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J Med Ultrason (2001). 2015 Apr;42(2):199-205. doi: 10.1007/s10396-014-0601-5. Epub 2014 Dec 19.

Contrast-enhanced ultrasound for evaluation of renal trauma during acute hemorrhagic shock: a canine model.

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Department of Ultrasound, Chinese People's Liberation Army General Hospital, No. 28 Fuxing Rd, Beijing, 100853, China.
Department of Function, Tumor Hospital of Datong Coal Mine Group Limited Liability Company, 1 Xinsheng Rd, Datong, 037003, Shanxi, China.
Department of Ultrasound, 62th Hospital of Chinese People's Liberation Army, 3 Yushui Rd, Puer, 665000, Yunnan, China.
Department of Ultrasound, Chinese People's Liberation Army General Hospital, No. 28 Fuxing Rd, Beijing, 100853, China.



Contrast-enhanced ultrasound (CEUS) is a highly specific and sensitive method for assessing hemodynamically stable patients with blunt abdominal trauma. We evaluated the efficacy of CEUS in assessing renal trauma in different states of hemodynamic instability or shock.


Hemorrhagic renal lesions reflecting grade III-IV trauma were established in the kidneys of 25 mongrel dogs. Mild, moderate, and severe systemic hypotension was induced by controlled exsanguination. The features of renal trauma in CEUS and contrast-enhanced computed tomography (CECT) were assessed and compared before shock and during shock progression.


Gross pathology showed that with trauma, the kidneys gradually shrank and became soft, and the active bleeding in the area of the renal trauma gradually reduced and stopped. No significant differences were observed in the trauma detection rates between CEUS and CECT at any stage of shock. During the baseline and mild shock stage, sonograms obtained after intravenous injection of contrast agent showed marked contrast medium extravasation and pooling at the site of active bleeding. With shock progression, the difference in enhancement between trauma areas and the surrounding renal tissue decreased: the trauma areas became indistinct and the abnormal enhancement associated with active bleeding diminished. Further, CEUS enabled visualization of changes in renal perfusion associated with shock progression. Changes in contrast agent arrival time and the time to peaking were observed earliest in the mild shock model. The contrast agent peak intensity reduced, while the washout time increased as shock progressed from moderate to severe.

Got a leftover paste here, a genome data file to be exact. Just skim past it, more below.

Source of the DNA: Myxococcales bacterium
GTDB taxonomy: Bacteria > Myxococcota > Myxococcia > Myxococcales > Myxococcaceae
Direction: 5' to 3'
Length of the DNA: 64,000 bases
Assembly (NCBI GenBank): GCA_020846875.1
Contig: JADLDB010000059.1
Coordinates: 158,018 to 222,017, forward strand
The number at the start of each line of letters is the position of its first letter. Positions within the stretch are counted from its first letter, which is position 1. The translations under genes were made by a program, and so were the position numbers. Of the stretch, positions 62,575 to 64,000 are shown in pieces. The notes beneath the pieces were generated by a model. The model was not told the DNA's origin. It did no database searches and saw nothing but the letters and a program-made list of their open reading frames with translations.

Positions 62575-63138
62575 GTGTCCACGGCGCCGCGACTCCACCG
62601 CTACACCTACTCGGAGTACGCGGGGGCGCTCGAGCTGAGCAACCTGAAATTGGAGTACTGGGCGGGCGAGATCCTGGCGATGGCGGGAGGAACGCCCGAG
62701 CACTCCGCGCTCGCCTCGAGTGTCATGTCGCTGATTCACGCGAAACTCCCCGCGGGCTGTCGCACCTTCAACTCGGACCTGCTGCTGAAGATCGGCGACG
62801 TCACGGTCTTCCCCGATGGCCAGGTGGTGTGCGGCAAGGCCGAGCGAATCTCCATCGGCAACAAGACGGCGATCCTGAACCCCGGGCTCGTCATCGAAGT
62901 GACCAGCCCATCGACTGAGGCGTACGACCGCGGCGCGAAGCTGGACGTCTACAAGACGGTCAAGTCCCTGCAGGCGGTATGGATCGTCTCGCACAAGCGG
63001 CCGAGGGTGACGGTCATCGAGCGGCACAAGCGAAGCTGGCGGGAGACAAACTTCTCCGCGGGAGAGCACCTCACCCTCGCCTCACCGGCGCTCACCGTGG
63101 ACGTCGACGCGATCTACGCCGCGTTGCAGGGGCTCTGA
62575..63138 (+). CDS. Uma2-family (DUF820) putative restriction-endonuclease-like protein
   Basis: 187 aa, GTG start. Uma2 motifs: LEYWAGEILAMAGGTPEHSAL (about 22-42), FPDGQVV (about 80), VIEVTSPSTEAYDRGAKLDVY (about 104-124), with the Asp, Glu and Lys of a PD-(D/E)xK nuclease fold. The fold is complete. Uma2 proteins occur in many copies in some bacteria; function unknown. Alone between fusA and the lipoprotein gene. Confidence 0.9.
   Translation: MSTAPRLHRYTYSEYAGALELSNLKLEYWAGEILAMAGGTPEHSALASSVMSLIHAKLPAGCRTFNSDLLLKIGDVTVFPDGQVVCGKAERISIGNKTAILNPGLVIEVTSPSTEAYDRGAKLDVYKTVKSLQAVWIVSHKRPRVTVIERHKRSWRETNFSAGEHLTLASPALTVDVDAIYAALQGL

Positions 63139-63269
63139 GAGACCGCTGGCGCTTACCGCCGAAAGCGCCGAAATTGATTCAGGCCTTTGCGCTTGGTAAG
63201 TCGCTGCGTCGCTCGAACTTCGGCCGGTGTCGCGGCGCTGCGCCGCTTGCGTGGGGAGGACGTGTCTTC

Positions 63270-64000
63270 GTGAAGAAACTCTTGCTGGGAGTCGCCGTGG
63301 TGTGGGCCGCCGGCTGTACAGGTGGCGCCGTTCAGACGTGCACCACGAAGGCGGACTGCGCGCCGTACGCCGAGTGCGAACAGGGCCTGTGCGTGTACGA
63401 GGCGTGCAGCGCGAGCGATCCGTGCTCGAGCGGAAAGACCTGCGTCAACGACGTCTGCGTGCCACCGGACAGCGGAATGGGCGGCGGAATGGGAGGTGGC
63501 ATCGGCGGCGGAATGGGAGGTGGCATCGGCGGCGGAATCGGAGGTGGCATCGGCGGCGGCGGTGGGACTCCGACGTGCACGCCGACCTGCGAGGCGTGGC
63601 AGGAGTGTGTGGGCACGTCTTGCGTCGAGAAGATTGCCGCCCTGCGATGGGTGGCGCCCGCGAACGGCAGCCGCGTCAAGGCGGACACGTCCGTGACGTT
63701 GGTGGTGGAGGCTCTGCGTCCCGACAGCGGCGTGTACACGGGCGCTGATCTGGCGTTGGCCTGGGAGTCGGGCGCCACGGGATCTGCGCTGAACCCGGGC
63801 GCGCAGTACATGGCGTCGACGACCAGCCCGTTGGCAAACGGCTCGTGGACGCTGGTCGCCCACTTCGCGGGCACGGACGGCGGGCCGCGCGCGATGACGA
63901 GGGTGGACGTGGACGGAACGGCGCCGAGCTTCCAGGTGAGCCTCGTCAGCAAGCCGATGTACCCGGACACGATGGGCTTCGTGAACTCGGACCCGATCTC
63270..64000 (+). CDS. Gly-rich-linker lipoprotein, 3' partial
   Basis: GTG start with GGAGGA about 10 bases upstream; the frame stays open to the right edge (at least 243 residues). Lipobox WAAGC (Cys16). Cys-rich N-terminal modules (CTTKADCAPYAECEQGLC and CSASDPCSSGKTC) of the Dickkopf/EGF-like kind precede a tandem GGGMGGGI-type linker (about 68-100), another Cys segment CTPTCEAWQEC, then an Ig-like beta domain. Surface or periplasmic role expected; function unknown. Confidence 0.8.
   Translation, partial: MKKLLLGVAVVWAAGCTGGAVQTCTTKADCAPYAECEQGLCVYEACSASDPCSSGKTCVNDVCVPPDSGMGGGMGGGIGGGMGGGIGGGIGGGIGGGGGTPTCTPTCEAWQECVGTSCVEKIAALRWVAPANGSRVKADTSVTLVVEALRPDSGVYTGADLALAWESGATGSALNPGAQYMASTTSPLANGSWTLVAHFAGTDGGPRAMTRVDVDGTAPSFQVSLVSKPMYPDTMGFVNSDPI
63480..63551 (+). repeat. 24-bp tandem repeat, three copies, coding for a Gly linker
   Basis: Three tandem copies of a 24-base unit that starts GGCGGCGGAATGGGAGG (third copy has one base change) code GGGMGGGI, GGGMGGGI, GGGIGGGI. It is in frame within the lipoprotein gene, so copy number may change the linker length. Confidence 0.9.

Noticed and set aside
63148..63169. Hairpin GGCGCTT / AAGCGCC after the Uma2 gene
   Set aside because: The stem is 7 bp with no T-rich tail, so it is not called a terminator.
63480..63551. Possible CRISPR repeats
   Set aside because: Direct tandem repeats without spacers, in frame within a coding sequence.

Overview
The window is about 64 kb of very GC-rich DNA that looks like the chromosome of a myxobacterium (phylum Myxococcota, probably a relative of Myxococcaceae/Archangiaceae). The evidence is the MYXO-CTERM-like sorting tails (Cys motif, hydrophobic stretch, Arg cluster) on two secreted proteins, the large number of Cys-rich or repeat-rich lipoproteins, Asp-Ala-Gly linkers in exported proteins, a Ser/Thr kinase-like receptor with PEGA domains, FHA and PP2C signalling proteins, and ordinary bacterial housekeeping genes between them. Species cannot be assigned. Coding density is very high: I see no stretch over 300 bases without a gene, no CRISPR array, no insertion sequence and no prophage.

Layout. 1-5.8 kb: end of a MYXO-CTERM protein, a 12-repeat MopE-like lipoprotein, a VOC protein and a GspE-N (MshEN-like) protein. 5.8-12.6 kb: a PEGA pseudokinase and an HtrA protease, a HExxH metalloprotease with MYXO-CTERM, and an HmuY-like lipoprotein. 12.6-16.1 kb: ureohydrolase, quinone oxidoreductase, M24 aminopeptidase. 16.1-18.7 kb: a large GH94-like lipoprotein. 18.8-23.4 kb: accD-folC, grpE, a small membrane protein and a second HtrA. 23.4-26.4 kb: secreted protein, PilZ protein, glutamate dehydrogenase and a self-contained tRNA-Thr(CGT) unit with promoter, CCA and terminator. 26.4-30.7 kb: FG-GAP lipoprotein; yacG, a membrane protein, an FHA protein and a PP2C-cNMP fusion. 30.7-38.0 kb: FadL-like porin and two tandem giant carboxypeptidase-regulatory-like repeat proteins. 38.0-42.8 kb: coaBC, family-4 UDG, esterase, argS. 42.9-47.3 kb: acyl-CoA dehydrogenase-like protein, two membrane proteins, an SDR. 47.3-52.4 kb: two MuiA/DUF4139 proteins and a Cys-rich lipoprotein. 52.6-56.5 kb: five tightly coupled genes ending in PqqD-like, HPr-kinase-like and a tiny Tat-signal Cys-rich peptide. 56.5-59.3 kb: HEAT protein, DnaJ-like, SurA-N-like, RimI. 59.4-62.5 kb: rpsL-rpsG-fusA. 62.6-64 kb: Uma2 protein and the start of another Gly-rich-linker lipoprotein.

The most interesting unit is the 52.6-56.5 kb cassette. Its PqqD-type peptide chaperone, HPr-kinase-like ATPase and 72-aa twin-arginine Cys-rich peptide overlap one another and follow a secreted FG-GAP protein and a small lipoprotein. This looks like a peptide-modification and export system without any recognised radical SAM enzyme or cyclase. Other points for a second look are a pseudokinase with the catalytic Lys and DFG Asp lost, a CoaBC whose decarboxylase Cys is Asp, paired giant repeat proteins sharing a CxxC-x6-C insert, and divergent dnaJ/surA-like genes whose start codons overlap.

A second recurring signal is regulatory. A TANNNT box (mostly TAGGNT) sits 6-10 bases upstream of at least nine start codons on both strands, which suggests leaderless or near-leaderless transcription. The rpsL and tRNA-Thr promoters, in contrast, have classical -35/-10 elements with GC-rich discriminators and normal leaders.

In our canine model, CEUS was found to be as accurate as CECT in assessing hemorrhagic renal lesions. Thus, CEUS seems a promising tool for monitoring hemodynamic changes and predicting early shock to enable the conservative treatment of severe renal trauma.


Active bleeding; Contrast-enhanced ultrasonography; Hemorrhagic shock; Kidney; Trauma

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